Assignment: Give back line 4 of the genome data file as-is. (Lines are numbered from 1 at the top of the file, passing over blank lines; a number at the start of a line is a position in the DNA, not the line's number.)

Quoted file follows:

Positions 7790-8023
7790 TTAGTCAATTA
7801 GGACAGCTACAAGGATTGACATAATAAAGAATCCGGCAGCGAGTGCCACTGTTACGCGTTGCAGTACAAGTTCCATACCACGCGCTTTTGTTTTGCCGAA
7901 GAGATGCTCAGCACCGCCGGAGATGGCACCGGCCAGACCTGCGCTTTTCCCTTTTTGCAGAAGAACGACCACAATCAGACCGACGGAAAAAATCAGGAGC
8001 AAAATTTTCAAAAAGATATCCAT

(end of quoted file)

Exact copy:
7901 GAGATGCTCAGCACCGCCGGAGATGGCACCGGCCAGACCTGCGCTTTTCCCTTTTTGCAGAAGAACGACCACAATCAGACCGACGGAAAAAATCAGGAGC